Dispelling the top 3 myths about data diodes

March 23, 2021
Hardware-based security is often misunderstood.

Hardware-based security is often misunderstood. Many people think of it only as a place to secure keys and cryptographic operations or a hardware-enhanced capability to do secure boot operations. While those are certainly important and valuable functions, there are hardware-based security technologies that go far beyond those limited capabilities. One such technology is data diodes, devices that act as one-way data valves allowing data to flow out without a way back in.

Given that software-based security is more widely adopted (but also much more vulnerable), myths have evolved around the lesser-known yet far more secure data diode technology: that it’s cost-prohibitive, hard to deploy, doesn’t support two-way protocols, and more. Such myths are exactly that—fiction. The reality is that data diodes are compact, affordable, and highly capable devices that support a wide range of data security use cases.

Let’s deconstruct the top three misconceptions.

1.         Data diodes are complex and expensive

Data diodes can be highly economical. Contrary to belief, a single-purpose data diode can cost just a few thousand dollars. Providing more reliable protection and a lower total cost of ownership than the alternatives, they are a great value.

Data diodes can be installed by a non-cyber-savvy customer in as little as a few hours, without extensive training or onsite support. That’s a far cry from unidirectional gateways (a technology that some people confuse with data diodes) which can take weeks or months to install. They’re also standalone devices that don’t require software patches, updates, or other maintenance. Unless a data flow needs to be modified, a data diode never needs to be updated at all. That’s much more economical than firewalls and unidirectional gateways which require constant monitoring and updating.

2.       Data diodes can only handle single data flows and one-way use cases

While data diodes are one-way flow control devices, they can easily drop into two-way networks and support two-way protocols without opening a threat vector.They can scale from a single data flow to hundreds, simultaneously supporting multiple protocols. Data can originate from many sources and be transferred to many destinations concurrently, without risking inbound threat exposure for the source systems.

3.      Firewalls provide the same level of protection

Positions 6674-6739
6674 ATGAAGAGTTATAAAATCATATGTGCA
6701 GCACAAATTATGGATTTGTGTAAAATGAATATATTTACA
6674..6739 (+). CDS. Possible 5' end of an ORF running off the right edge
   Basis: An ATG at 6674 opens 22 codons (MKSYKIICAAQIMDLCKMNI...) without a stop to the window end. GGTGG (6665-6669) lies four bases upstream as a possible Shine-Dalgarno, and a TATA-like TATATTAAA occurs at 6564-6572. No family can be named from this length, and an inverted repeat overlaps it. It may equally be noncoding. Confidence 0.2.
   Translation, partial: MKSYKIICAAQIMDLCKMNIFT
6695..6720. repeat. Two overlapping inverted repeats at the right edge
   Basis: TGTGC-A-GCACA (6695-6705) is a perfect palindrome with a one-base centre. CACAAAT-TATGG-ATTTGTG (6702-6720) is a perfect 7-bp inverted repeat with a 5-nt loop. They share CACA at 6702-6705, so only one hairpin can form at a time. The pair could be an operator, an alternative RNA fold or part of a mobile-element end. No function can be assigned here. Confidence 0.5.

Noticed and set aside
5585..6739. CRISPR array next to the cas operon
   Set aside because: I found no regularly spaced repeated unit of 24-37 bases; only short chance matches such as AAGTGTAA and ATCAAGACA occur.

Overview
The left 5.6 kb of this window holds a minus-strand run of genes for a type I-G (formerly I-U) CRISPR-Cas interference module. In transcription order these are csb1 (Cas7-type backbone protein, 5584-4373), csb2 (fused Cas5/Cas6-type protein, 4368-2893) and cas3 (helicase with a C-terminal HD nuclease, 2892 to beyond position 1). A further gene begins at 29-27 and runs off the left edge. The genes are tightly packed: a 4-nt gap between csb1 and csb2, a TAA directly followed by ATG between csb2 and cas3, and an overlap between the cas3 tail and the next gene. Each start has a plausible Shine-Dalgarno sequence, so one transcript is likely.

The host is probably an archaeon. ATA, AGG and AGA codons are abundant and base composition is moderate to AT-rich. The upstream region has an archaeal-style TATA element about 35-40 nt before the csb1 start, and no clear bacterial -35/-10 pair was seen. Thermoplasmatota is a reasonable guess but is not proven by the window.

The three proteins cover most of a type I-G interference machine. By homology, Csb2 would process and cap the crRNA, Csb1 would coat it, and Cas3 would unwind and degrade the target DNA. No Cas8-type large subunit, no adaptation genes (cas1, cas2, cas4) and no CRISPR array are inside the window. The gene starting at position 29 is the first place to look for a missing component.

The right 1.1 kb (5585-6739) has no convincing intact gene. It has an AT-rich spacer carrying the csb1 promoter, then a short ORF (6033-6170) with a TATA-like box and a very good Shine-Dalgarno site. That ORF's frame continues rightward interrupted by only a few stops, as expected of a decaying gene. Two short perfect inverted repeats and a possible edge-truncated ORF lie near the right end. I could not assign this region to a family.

No doubt, firewalls are very important security solutions. They are widely deployed for good reason. But because they are software-based, they inherently have a broad range of vulnerabilities and no ability to provide a protocol break.

Data-diode security is hardware-based and deterministic. It’s impervious to malware, zero-day attacks, and configuration mistakes by design. Traffic goes through a protocol break and transfers only the payload, not the whole packet. The high-speed, circuit-based inspection and validation of individual packets stops attacks from spreading and protects the original IP address. That level of protection goes well beyond what firewalls can do.

A data diode’s built-in protocol break is especially important when considering recently-discovered software flaws like Ripple20 and Amnesia:33, through which vulnerabilities are exploited with malicious packet fragmentation or inappropriate values in packet headers. Firewalls typically don’t detect those issues, but a diode’s protocol break and hardware-enforced separation will ensure that the malicious data does not propagate.

Data diodes have been trusted by critical infrastructure operators, military commands, and intelligence services for decades. No other technology delivers the same combination of security, value and flexibility. With the constant barrage of new cyber-threats that disrupt business and push security staff to their limits, now is a great time for all enterprises to consider a hardware-based data-diode solution to elevate the protection of any data that is important to them.

By Brian Romansky, chief innovation officer, Owl Cyber Defense